Search form

menu menu
  • Daily & Weekly newsletters
  • Buy & download The Bulletin
  • Comment on our articles

Police controls target distracted drivers during weekend operation

BRUSSELS, BELGIUM: Illustration picture shows a driver writing a text message on his cell phone while driving a car. (BELGA PHOTO LAURIE DIEFFEMBACQ)
05:44 22/11/2021

The federal highway police organised its first "weekend of attention at the wheel" operation over Saturday and Sunday, with controls set up on Belgian roads to stop people using mobile phones while driving.

The operation focused on all types of distracted driving, with an emphasis on mobile phone use while at the wheel, a phenomenon which contributes to 5% of fatal accidents. According to police estimates, this represents about 30 deaths and some 2,500 injuries each year.

Distractions in general lead to between 5 and 25% of road accidents, according to figures cited by the federal police.

"The objective is above all to raise awareness," a statement from the federal police said. Controls were carried out in all provinces of the country over the weekend, using regular patrols but also unmarked vehicles. In East Flanders, the police used an unmarked truck to monitor the behaviour of truck drivers.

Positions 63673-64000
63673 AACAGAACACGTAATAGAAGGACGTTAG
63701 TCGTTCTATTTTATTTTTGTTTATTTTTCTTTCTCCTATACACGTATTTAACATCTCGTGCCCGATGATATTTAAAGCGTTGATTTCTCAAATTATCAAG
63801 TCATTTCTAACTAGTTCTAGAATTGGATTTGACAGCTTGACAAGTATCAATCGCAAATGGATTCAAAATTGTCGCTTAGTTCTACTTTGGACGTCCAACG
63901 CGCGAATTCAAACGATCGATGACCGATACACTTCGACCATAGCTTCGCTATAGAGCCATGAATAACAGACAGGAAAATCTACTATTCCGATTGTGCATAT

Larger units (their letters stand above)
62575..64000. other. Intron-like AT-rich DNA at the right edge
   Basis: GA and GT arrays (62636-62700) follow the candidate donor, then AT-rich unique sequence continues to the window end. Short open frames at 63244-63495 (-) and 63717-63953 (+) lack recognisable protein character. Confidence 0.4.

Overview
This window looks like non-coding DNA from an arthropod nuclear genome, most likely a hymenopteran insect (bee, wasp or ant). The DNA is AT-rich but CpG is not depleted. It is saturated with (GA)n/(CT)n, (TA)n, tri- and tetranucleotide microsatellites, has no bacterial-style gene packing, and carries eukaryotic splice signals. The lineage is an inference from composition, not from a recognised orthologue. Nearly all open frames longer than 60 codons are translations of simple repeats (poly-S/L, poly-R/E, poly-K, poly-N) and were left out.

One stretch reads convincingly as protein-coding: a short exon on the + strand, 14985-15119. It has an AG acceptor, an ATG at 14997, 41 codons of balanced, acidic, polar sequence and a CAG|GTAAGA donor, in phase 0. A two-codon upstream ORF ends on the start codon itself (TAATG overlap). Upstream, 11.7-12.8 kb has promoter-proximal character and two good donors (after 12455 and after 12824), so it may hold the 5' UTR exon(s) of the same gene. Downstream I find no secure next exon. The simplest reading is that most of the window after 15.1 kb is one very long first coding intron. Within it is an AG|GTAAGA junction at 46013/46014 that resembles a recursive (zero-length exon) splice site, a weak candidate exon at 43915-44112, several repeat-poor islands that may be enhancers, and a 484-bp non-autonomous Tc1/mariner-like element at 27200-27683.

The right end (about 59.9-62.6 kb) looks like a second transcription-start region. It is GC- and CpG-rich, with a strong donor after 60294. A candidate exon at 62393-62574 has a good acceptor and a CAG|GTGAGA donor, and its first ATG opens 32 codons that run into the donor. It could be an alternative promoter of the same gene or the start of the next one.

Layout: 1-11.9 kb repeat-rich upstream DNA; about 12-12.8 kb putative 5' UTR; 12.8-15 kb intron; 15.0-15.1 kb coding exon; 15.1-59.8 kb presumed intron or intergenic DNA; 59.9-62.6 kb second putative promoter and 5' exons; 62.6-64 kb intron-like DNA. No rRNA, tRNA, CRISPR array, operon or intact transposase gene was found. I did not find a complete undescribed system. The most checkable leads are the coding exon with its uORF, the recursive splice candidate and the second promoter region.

"In the future, weekends of attention at the wheel are expected to become a recurring action, as is the speed control marathon and the no drink-driving weekend," the statement continued.

With this in mind, a collaboration between the federal police and local police areas from 2022 has been announced with the aim to organise a twice-yearly weekend of national controls. Although the main objective is awareness, the traffic police also emphasise that offenders will indeed be fined.

"When the use of the mobile phone or smartphone while driving has been noted by the police, it gives rise in principle to an immediate fine of €116," the police statement added. "If the case is brought before a police court, the offender is however liable to a fine of up to €2,000, as well as a driving ban."

Written by Nick Amies